Jesus’ Anointing in Bethany
“Truly, I say to you, wherever the gospel is proclaimed in the whole world, what she has done will be told in memory of her” (v. 9).- Mark 14:3–9
Bethany, which was located just outside of Jerusalem, served as a home base of sorts for Jesus and the disciples during the final days of His earthly ministry (Mark 11:1; see Matt. 21:17). There in Bethany, not long before our Savior went to the cross, one of the most familiar episodes in the Gospels occurred when Jesus was anointed with perfume. We turn to this story in today’s passage.
Mark tells us that this anointing took place in the home of Simon the leper (Mark 14:3). Since leprosy was a disease that required living apart from society while one suffered from it (Lev. 13:45–46), Mark’s description means that Simon was a former leper who had recovered from his illness. The parallel account in John 12:1–8 indicates that this anointing occurred at the home of Mary, Martha, and Lazarus; thus, it is likely that Simon was their father. John also tells us that Mary was the woman who poured the perfume on Jesus.
To understand the nature of Mary’s act, we must understand the value of the perfume she used. Mark 14:5 indicates that it was worth “more than three hundred denarii,” the equivalent of an entire year’s wages in those days. It would have been exceptionally rare for a woman in that era to own something so valuable, so some commentators suggest that the flask of perfume was a family heirloom, which would add sentimental value to the perfume’s monetary value. In other words, Mary gave a very costly gift to Jesus when she anointed Him in her home. Mark 14:8 indicates that she had some theological insight into what was about to happen to our Lord, for Jesus said that she anointed Him in preparation for His burial.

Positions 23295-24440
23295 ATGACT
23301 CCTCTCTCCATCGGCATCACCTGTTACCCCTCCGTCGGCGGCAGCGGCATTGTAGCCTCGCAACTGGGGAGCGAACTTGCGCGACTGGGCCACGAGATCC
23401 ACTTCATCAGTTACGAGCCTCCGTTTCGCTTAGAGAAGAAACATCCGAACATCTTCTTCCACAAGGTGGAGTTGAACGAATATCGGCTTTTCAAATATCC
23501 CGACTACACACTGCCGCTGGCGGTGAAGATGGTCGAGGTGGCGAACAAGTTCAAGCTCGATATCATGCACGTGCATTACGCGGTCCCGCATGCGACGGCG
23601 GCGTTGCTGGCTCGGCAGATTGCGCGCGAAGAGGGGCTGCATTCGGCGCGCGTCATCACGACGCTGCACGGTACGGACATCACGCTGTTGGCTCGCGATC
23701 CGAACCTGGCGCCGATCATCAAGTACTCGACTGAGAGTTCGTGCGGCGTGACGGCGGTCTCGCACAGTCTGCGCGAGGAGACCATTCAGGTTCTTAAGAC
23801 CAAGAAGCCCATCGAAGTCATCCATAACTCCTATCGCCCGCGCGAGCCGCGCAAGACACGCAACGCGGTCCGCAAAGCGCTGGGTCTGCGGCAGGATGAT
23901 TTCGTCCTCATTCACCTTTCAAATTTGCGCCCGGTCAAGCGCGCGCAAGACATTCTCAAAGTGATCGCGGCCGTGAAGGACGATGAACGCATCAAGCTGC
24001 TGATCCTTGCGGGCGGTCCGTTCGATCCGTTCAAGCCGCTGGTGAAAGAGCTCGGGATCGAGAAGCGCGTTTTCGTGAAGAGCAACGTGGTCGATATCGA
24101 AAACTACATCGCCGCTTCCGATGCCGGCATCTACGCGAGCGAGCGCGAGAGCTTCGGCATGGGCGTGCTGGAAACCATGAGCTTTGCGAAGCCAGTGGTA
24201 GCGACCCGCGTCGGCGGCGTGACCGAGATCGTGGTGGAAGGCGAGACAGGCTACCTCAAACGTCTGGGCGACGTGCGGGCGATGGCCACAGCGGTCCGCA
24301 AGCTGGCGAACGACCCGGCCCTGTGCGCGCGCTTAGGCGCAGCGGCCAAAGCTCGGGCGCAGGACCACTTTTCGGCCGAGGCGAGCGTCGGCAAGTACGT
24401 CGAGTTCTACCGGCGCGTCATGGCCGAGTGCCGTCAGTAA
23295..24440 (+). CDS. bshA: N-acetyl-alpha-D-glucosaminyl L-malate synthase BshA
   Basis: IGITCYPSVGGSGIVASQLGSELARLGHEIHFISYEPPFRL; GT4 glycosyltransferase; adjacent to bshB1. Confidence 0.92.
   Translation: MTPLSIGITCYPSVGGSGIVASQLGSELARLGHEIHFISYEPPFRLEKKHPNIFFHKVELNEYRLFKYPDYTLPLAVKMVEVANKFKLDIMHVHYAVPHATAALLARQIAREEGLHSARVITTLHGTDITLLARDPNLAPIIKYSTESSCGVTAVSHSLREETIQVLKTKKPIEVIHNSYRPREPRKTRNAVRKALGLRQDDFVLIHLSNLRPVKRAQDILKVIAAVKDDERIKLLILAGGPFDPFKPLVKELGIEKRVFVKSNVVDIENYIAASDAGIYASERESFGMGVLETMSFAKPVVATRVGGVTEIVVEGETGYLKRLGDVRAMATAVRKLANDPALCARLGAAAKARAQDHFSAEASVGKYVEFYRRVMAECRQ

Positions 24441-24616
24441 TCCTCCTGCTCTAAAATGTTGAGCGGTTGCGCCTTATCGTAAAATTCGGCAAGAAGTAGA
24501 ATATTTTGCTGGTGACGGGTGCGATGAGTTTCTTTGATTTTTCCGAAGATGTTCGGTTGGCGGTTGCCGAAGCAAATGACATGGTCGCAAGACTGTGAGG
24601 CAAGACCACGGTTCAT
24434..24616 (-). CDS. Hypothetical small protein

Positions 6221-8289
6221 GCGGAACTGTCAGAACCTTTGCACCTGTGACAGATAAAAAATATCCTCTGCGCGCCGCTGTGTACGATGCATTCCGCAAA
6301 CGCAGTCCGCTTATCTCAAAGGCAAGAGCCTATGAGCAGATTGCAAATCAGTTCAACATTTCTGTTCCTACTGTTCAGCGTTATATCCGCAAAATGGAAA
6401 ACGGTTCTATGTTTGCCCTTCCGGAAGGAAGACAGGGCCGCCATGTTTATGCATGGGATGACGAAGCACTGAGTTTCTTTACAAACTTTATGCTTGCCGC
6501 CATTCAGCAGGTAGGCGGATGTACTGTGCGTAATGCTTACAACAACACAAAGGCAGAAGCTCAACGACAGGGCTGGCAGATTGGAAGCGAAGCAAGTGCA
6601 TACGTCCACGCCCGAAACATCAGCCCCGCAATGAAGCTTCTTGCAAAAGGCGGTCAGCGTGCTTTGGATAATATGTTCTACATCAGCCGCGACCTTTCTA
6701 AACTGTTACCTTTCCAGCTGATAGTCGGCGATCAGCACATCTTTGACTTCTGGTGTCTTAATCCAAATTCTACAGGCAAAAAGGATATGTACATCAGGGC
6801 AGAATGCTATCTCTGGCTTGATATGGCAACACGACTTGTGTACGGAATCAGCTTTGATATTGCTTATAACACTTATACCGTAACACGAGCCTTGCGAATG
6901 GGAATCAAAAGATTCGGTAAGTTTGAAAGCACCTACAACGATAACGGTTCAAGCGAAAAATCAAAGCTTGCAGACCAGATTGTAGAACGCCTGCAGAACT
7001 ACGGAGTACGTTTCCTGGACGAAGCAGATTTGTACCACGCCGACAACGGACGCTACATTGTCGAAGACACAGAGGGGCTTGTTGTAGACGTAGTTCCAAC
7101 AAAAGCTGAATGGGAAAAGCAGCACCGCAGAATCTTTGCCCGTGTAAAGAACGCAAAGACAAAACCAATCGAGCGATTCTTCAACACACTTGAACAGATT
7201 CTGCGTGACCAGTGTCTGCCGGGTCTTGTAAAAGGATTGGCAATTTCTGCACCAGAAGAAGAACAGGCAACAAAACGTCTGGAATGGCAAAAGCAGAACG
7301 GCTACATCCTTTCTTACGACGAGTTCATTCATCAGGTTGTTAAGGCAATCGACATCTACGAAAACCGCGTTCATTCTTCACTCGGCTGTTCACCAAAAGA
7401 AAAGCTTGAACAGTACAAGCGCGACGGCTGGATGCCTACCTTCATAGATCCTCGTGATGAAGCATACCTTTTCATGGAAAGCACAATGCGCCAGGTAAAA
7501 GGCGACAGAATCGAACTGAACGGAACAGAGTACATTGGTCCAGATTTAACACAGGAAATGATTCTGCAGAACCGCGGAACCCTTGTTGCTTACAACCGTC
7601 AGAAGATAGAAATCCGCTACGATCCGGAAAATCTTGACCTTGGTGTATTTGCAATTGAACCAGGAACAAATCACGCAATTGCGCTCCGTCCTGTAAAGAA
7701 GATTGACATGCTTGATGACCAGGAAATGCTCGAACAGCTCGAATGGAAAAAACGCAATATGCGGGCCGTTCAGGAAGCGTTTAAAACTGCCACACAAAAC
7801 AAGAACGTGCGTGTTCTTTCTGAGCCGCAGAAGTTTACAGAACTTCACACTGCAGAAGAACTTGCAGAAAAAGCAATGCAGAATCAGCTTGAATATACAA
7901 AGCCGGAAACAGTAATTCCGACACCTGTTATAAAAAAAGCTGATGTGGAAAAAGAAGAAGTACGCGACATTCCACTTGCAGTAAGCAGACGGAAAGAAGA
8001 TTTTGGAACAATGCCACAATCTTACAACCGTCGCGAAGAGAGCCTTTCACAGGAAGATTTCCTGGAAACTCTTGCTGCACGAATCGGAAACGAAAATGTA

As is well known, the disciples objected to the extravagant gift, saying that it would be better to sell the perfume and give the money to the poor (v. 5). But Jesus corrected them, commending Mary’s act (v. 6). One commentator notes that in this, Jesus put commitment to Himself above love of neighbor, for the Bible frequently commends helping the poor. Thus, His comments were an indirect revelation of His deity, for the only commandment that is more important than loving our neighbors is the commandment to love God (12:28–34). His receiving of Mary’s gift (14:6–9) indicates that it is appropriate to give extraordinary—and what some may call extravagant—gifts to the Lord. When we give what we value to our Creator, He receives it gladly.
Our great and holy God owns all of creation, so all that we have is really His anyway. But He gives us resources to steward, and one way we show our gratitude for His gifts is to give back to Him those things that we highly value. Let us be faithful to return to our Creator His good gifts, and may we be willing to give up what is valuable to us for the sake of God’s kingdom.
Passages for Further Study
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